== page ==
Perhaps the most villainous enemies of commercial building projects are the two most basic elements of our environment: air and water. Moisture in the air is enough to begin the process of corrosion because, as the Tao Te Ching recorded more than 2,000 years ago, "Water wears away stone."

In response, urban planners have deployed a material that has shown some promising results as an inhibitor to oxidation. Sites around the world, from France to Japan, have successfully used hollow-tube steel in construction projects, and some have lasted for decades in extremely corrosive environments.

In 1979, French researcher Michel Tournay published an evaluation of hollow-tube steel building projects in association with CIDECT, the International Committee for the Development and Study of Tubular Construction. Tournay's paper, "Internal Resistance to Corrosion in Steel Hollow Sections," has only recently been translated into English, with a new introduction by the Corus Tubes company, a subsidiary of Tata Steel.

The theory behind hollow-tube steel is that denying the replenishment of oxygen from the center of the hermetically sealed tubes ends the oxidation process. One of the best tests of the concept came with a factory in Valenciennes in northern France. Hollow-tube steel was used to construct a sulfate shed, which housed baths of sulfuric acid and stood next to a pickling plant. Tournay noted that "the whole of the steel framework was situated in a particularly hostile atmosphere owing to the sulfuric acid emanating from the pickling bath operations."

Out of 48 samples taken after 15 years of service, 37 of the samples that had remained sealed at both ends maintained an intact internal surface. Four of the samples, which were originally open at both ends, were completely corroded. The rest had been badly sealed or compromised and saw some corrosion damage.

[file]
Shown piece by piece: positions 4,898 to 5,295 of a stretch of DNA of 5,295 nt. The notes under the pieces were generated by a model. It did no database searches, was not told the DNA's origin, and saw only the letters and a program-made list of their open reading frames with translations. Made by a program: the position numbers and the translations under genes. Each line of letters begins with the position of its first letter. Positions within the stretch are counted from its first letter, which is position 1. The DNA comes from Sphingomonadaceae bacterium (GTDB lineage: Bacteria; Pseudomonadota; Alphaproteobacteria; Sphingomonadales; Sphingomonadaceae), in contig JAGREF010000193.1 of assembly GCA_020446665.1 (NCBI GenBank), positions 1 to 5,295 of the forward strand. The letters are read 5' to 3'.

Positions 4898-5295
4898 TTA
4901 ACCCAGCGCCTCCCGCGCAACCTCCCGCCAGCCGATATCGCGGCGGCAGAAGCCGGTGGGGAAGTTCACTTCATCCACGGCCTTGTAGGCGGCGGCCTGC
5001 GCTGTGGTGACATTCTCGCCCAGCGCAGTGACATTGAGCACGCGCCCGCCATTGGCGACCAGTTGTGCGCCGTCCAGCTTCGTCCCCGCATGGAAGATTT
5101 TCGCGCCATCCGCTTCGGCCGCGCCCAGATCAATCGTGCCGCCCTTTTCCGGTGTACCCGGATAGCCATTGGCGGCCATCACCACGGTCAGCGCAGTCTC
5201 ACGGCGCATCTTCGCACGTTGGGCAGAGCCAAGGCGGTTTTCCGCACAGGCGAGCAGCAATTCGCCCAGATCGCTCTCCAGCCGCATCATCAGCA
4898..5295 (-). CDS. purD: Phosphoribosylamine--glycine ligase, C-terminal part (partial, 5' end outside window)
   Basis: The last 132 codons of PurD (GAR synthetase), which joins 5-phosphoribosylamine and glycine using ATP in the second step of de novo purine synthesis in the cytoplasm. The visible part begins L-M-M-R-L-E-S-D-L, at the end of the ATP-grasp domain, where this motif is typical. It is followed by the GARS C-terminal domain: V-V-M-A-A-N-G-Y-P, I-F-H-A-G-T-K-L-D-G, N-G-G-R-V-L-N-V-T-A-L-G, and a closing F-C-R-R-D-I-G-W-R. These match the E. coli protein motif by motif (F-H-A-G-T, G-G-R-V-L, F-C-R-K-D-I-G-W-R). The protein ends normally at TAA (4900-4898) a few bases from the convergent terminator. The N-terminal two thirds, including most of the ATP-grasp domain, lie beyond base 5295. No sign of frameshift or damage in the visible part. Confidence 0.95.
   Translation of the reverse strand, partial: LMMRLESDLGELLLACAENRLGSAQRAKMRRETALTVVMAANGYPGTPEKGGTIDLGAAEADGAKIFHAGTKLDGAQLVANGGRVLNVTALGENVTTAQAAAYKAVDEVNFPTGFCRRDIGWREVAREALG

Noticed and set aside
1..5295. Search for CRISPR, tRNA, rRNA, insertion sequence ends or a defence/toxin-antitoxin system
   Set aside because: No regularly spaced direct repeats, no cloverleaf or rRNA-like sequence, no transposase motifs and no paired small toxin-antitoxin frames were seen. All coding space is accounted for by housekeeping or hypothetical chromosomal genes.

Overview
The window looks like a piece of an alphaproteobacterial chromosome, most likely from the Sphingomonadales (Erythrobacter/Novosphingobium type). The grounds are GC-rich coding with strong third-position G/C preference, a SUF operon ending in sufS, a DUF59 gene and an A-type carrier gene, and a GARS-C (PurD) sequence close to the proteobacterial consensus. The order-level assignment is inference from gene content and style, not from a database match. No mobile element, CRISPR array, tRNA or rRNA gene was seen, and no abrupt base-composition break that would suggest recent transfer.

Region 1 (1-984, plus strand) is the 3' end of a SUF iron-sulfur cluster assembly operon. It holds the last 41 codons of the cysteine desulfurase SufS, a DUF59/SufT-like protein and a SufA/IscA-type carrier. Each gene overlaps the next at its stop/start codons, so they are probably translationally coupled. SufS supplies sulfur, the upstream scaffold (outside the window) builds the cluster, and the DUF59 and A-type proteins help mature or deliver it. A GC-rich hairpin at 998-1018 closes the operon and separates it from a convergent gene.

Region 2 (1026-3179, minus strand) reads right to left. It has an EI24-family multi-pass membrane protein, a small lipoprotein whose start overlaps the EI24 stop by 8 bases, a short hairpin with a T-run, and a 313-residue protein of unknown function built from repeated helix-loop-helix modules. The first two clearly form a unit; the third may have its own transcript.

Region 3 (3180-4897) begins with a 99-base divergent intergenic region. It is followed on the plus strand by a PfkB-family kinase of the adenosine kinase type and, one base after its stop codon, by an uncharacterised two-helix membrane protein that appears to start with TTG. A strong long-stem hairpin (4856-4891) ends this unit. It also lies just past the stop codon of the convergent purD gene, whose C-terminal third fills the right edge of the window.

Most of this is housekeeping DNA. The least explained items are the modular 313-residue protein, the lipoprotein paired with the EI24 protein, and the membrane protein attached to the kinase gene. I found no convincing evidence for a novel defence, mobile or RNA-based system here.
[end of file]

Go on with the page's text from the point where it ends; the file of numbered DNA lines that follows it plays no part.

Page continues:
A similar result was obtained in reviewing lighting poles in Japan. After 11 years of service in an urban atmosphere, the steel surrounding water drainage holes at the base of the columns were tested with ultrasound. The corrosion was mostly recorded in fractions of a millimeter. Two of Tournay's conclusions were that the worst corrosion was found where the edge was welded to the base plate and that there was little relation between corrosion and the environment of the hollow steel construction.

In 2000, Professor J. Wardenier of the Delft University of Technology in the Netherlands followed up on Tournay's work with a research paper titled, "Hollow Sections in Structural Applications." Wardenier reviewed examinations of hollow steel constructions and concluded, "These investigations, carried out in various countries, show that internal corrosion does not occur in sealed hollow sections."

Today, the region of the U.S. that benefits most from hollow steel construction is Hawaii, where 70 percent of new homes have replaced termite-treated timber with hollow steel frames. The hollow steel not only resists corrosion in the salty air but also is easy to install, thanks to its light weight.